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6 Ways To Get Out Of Debt – Small Business Debt

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As lenders tighten the reins of borrowers and the prices of everything from materials to health care soar, many small business owners are under the weight of growing debt.

Last month, 8,113 businesses nationwide filed for bankruptcy protection, a 57% increase from the same period a year ago, according to Automated Access to Court Electronic Records, a company Oklahoma City Bankruptcy Management and Data Management.

Certainly, bankruptcy is a route small business owners can take to save their business, but such a decision comes at a high price. The attorney and court filing fees alone can go up to $ 8,000 or $ 9,000, says Charles J. Schneider, lawyer specializing in small business bankruptcy, Livonia, Michigan. There is also the long-term damage that bankruptcy causes to both the business and the owner. personal credit scores.

To avoid a similar fate, here are some ways small businesses can get out of debt without filing for bankruptcy:

  1. Reduce unnecessary costs and free up money
    Identify the parts of the business that put the business in debt in the first place and tackle them head-on, says Ken Thomson, co-founder of Biz911, a small business debt management company in Wilmington, Del., And author of “The Battle Scarred Guide to Small Business Debt Relief and Collection.” If customers aren’t paying on time, or your expenses are too high, consider stepping up collection efforts and ditching unnecessary expenses like office space or expensive phone systems. Another way to free up money is to sell unused equipment or scrap metal, he says.
  2. Review the budget
    If the debt continues to pile up, it probably means that the company’s current budget isn’t really working. Create a budget based on the current financial situation of the business. Make sure your business income can more than cover your fixed monthly costs like rent and utility bills. Next, allocate a portion of the budget to variable costs, such as building materials. Julie Welch, financial planner and accountant in Kansas City, Missouri, adds that business owners should spend a lot of what they have left on paying off debt. If you have credit card debt, for example, make sure you pay more than the minimum. Otherwise, she says, your debt will keep piling up and it will take years to pay it off. An inexpensive way to help you keep track of your budget is to use accounting software like this from Intuit. QuickBooks Where Accelerate, Sage Software To fish, Sageworks’ ProfitCents, MS Silver or web programs, such as Netbooks.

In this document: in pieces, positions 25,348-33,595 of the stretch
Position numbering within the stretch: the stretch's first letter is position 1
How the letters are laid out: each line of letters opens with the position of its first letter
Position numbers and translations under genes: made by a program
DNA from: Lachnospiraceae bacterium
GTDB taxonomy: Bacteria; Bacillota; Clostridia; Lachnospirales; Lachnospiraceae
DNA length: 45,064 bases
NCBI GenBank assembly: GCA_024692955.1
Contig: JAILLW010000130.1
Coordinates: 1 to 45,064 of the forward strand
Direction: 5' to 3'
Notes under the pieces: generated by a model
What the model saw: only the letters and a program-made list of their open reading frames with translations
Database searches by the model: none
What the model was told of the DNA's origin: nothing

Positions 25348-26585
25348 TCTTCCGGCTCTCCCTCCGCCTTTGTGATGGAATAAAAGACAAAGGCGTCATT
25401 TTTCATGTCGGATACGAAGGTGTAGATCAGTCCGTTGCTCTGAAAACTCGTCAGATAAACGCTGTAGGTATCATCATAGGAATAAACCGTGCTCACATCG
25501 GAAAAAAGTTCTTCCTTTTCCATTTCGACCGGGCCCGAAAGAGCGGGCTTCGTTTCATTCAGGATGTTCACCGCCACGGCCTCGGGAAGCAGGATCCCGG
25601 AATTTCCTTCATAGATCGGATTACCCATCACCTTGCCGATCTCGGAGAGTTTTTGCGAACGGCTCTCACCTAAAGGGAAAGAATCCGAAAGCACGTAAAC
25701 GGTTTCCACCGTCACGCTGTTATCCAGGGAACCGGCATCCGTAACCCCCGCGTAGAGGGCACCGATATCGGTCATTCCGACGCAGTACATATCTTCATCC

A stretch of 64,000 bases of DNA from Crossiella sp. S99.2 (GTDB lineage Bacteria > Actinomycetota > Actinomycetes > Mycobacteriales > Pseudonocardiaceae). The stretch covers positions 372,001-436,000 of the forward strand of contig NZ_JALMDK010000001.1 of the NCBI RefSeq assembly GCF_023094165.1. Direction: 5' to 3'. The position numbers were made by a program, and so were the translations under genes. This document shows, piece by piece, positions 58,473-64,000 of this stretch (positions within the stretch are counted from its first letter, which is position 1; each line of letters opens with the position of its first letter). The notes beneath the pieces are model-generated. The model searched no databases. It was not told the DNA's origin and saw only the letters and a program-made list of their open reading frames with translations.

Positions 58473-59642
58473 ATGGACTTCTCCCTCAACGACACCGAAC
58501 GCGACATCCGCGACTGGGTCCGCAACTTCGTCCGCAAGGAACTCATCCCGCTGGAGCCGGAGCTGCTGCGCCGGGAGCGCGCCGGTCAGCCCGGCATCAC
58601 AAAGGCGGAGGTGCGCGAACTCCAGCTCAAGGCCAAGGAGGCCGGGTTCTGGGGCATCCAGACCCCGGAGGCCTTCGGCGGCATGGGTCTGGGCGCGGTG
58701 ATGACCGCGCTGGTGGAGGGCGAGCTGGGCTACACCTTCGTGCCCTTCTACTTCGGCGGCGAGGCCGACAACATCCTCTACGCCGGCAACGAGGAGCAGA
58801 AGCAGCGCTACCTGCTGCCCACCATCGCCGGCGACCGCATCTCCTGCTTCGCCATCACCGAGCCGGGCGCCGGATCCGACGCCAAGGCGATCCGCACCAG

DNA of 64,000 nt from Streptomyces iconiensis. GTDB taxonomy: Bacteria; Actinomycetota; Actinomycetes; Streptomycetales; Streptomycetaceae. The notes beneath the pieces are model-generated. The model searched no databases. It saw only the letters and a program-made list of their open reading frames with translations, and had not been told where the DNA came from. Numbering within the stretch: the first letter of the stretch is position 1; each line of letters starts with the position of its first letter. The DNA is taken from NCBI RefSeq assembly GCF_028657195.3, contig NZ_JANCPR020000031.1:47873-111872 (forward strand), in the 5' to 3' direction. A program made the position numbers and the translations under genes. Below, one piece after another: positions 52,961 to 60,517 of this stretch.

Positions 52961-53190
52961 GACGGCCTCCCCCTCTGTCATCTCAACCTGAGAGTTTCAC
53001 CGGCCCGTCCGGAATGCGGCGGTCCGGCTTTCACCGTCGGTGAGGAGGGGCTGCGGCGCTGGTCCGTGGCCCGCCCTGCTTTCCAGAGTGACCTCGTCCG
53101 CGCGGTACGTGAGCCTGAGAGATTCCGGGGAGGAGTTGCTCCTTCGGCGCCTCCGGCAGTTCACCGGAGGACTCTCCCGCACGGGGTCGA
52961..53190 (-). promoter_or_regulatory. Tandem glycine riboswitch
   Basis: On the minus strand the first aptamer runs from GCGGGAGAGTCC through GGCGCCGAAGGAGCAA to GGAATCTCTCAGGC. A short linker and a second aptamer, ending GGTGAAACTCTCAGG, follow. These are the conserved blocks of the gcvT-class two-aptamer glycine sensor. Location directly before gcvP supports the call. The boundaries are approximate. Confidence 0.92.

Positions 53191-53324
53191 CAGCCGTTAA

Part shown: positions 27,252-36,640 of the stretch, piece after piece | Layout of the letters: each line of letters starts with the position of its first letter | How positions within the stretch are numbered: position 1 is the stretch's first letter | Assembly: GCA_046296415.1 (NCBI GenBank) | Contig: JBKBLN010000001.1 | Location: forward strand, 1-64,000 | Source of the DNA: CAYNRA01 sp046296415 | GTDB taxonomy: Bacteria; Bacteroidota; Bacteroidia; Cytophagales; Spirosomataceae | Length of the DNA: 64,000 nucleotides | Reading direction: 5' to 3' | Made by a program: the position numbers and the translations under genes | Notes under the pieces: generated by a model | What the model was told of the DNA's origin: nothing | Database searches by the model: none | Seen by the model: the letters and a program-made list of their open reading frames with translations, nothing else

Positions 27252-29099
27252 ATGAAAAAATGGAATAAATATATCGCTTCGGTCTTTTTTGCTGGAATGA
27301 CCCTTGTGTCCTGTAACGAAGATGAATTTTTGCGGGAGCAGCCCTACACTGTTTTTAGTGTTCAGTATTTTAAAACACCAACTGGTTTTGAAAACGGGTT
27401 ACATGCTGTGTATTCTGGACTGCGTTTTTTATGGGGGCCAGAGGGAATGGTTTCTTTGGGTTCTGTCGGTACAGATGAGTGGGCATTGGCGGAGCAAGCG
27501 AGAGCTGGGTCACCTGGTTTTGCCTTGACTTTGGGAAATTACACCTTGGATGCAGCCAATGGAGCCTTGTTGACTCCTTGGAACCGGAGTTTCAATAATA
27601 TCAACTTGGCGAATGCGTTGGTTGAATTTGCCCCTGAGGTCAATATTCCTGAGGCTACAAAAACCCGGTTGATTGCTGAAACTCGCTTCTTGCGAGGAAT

3. Prioritize debt payments
    Tackle the company’s highest-interest debt first, advises Jerry Silberman, managing director of Corporate Turnaround, a small business debt restructuring company in Paramus, New Jersey. This will likely mean that you will be focusing your energies on paying off the credit cards. However, if you have personally guaranteed any of your business debts – that is, if a creditor or supplier can come after your personal property in the event of default – make sure that the repayment of these debts are also becoming a high priority, he said.
  4. Speak with creditors
    “To say [your creditors] the financial situation you find yourself in and the difficulties the business is going through, ”explains Silberman. Then ask them if they have a hardship plan that might offer better payment terms. If the creditor doesn’t offer one, ask for a payment plan or a reduced settlement amount. Make it clear – without being demanding – that “the less willing they are to accept or the more willing they are to reduce your debt, the faster you will pay them,” he says. The worst thing a business owner can do is set up a repayment plan with a creditor and a default, he says.
  5. Consolidate your loans
    Consolidating your loans into one payment allows you to lower monthly costs without hurting your credit, explains Thomson. The best scenario is to consolidate several short term loans into one long term package.
  6. Ask for advice
    Negotiating with creditors can be a trying experience. If creditors are unwilling to work with you, seek help from a credit counseling agency. While these nonprofits typically offer debt management help only to consumers, some, such as the Fort Lauderdale, Florida-based company, Consolidated credit counseling services and Richboro, Pennsylvania, Credit counseling center – will work with small business owners. But for more complex commercial debt issues, Joan Reading, president of the Credit Counseling Center, recommends seeking the advice of a bankruptcy lawyer.

Another alternative is to contact a professional debt management company like Company turnaround. These companies can help spot inefficiencies and negotiate better payment terms with creditors. Just be careful because there are a lot of crooks out there. To find out that you are working with a legitimate debt relief company, look for the credentials of the United States Organization for Alternatives to Bankruptcy or the Recovery management association. (Also, keep in mind that these companies usually charge a fee and may require that you already default on multiple loans before you intervene.)